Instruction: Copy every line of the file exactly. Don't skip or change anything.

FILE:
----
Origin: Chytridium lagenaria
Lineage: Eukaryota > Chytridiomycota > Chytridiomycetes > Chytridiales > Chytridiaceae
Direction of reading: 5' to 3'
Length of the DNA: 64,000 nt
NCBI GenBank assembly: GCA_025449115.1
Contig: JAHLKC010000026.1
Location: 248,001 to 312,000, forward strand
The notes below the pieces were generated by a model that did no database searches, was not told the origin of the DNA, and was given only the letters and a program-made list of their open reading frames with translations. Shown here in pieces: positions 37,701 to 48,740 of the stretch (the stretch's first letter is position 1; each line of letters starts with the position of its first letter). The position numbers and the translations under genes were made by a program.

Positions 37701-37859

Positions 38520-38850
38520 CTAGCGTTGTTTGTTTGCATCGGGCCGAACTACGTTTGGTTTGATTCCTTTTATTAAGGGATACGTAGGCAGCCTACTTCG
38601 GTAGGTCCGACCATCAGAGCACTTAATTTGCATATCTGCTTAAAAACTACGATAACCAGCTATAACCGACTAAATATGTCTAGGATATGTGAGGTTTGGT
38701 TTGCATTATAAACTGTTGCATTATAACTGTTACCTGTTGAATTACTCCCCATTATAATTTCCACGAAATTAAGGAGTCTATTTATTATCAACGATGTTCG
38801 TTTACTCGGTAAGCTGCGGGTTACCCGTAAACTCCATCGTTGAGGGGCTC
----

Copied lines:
Origin: Chytridium lagenaria
Lineage: Eukaryota > Chytridiomycota > Chytridiomycetes > Chytridiales > Chytridiaceae
Direction of reading: 5' to 3'
Length of the DNA: 64,000 nt
NCBI GenBank assembly: GCA_025449115.1
Contig: JAHLKC010000026.1
Location: 248,001 to 312,000, forward strand
The notes below the pieces were generated by a model that did no database searches, was not told the origin of the DNA, and was given only the letters and a program-made list of their open reading frames with translations. Shown here in pieces: positions 37,701 to 48,740 of the stretch (the stretch's first letter is position 1; each line of letters starts with the position of its first letter). The position numbers and the translations under genes were made by a program.

Positions 37701-37859

Positions 38520-38850
38520 CTAGCGTTGTTTGTTTGCATCGGGCCGAACTACGTTTGGTTTGATTCCTTTTATTAAGGGATACGTAGGCAGCCTACTTCG
38601 GTAGGTCCGACCATCAGAGCACTTAATTTGCATATCTGCTTAAAAACTACGATAACCAGCTATAACCGACTAAATATGTCTAGGATATGTGAGGTTTGGT
38701 TTGCATTATAAACTGTTGCATTATAACTGTTACCTGTTGAATTACTCCCCATTATAATTTCCACGAAATTAAGGAGTCTATTTATTATCAACGATGTTCG
38801 TTTACTCGGTAAGCTGCGGGTTACCCGTAAACTCCATCGTTGAGGGGCTC